The Washington Times Online Edition
Select a category: 

Obama Va. visits sparks GOP attacks over defense

Mugshot

House Speaker John A. Boehner, Ohio Republican (Associated Press)

Republicans blasted President Obama Friday for campaigning in Virginia near the largest U.S. naval base while ignoring their proposed solution to avoid looming defense cuts.

The top four Republican leaders in the House and Senate wrote a letter to Mr. Obama Friday accusing the White House of “holding our troops and other important programs hostage in order to foist tax increases on small businesses, which have been routinely rejected by the House and Senate on a bipartisan basis.”

They urged Mr. Obama to stop “ignoring the need to address this critical issue,” and to work with lawmakers to avoid the deep cuts that would automatically take effect if the White House and Congress fail to strike a longer-term budget deal. The letter was signed by Speaker John A. Boehner of Ohio, House Majority Leader Eric Cantor of Virginia, Senate Minority Leader Mitch McConnell of Kentucky and Senate Minority Whip Jon Kyl of Arizona.

Mr. Obama campaigned in Virginia Beach and Hampton Friday, near the U.S. naval base in Norfolk, before visiting Roanoke in the southwest part of the battleground state. He’s seeking to shore up support in a state he won four years ago, ending decades of victories by GOP presidential candidates.

At his first campaign stop, at Green Run High School in Virginia Beach, the president called for Congress to extend middle-class tax cuts and urged supporters not to get turned off by a deluge of negative campaign advertising.

“We are seeing more money spent than any time in American history, a lot of undisclosed, coming from folks who can write $10 million checks,” said Mr. Obama, whose campaign has been outraised by Mr. Romney in each of the past two months. “Almost all of the ads are negative. There’s so much negativity and so much cynicism. It’s understandable that at a certain point people say, you know what — there’s a disconnect here. This is not speaking to me.’”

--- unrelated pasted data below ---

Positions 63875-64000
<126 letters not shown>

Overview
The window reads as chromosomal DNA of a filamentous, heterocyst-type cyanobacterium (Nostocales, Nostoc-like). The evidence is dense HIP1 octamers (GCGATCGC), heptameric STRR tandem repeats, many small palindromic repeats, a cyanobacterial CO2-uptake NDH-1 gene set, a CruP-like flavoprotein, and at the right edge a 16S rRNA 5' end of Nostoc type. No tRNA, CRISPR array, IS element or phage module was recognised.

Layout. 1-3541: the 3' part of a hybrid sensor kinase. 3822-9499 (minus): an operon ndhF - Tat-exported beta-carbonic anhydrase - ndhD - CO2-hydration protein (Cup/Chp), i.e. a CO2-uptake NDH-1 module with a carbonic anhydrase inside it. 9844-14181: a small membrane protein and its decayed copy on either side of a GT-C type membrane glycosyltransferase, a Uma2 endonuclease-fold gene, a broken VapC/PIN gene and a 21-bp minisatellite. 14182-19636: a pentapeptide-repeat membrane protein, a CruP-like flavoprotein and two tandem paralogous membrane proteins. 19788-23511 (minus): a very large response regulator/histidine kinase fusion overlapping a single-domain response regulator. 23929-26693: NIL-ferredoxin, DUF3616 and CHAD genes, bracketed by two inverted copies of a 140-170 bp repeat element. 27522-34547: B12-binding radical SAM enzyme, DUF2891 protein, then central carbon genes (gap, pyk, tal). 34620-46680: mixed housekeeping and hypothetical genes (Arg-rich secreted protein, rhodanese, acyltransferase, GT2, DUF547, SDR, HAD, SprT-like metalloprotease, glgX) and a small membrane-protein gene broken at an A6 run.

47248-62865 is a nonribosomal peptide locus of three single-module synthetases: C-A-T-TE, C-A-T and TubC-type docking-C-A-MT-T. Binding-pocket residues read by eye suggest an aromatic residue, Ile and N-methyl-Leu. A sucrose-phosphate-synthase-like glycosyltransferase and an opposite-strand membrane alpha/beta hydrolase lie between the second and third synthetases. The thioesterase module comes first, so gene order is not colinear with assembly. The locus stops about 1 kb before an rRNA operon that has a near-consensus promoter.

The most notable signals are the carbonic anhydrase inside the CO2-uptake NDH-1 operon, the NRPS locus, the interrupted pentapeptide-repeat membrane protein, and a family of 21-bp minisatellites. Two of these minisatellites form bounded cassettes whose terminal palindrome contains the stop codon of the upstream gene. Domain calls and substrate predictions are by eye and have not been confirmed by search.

“I just want to remind everybody that in 2008, there were a lot of folks who didn’t believe, either, in the possibilities of change,” he said.

When the president reminded the crowd that this campaign will be his last, some in the crowd shouted “No!”

“There’s a term-limit thing in the presidency,” Mr. Obama said, chuckling. “This isn’t like Congress — I can’t just keep on running.”

White House spokeswoman Jen Psaki told reporters traveling with the president on Air Force One that Republicans are to blame for the budget impasse that threatens deep cuts in defense and other programs.

“The reason we’re in this situation,” she said, is that GOP presidential candidate Mitt Romney and the Republicans are focused on cutting taxes for “millionaires and billionaires.”

White House spokesman Jay Carney on Thursday said the problem is Republicans’ opposition to tax increases.

“The across-the-board cuts were objectionable and onerous to both sides for a reason,” Mr. Carney said. “That’s why Congress has to act.”

Virginia’s economy is heavily reliant on military spending and could be affected by automatic spending cuts authorized by Congress and signed by the president last year.

Virginia Gov. Bob McDonnell, who is hosting a National Governors Association meeting this weekend in Williamsburg, accused Mr. Obama of having compiled “a dismal record” on the economy.

“It seems like about at every turn the policies of this president on energy, on jobs, on defense, on taxes are hurting our ability … to getting [Virginians] more access to the American Dream,” Mr. McDonnell told reporters at an event for Mr. Romney.

Former New York City Mayor Rudy Giuliani, campaigning Thursday in Virginia Beach on behalf of Mr. Romney, told veterans that Mr. Obama would wreck the region’s economy through defense spending cuts in a second term.

“He has your region of the country right in his crosshairs,” Mr. Giuliani said at a Veterans of Foreign Wars post. “He can do more damage to you than he does to most of the rest of America if we should make the mistake of re-electing him because the cuts he has in mind for our military are devastating.”

Defense Secretary Leon E. Panetta has warned against the military spending cuts. The president has called for a mix of spending cuts and tax increases, and during this two-day tour of Virginia he is pushing for tax hikes on families earning more than $250,000 per year.

Mr. Boehner’s office said that the House voted in May to replace the “devastating cuts with common-sense spending cuts and reforms … reducing the deficit by an additional $242.8 billion beyond the Budget Control Act while protecting our troops and our national security.”

Story Continues →

View Entire Story
About the Author

Dave Boyer

Dave Boyer is a White House correspondent for The Washington Times. A native of Allentown, Pa., Boyer worked for the Philadelphia Inquirer from 2002 to 2011 and also has covered Congress for the Times. He is a graduate of Penn State University. Boyer can be reached at dboyer@washingtontimes.com.

Comments
blog comments powered by Disqus
All site contents © Copyright 2014 The Washington Times, LLC
Jobs | About | Customer Service | Terms | Privacy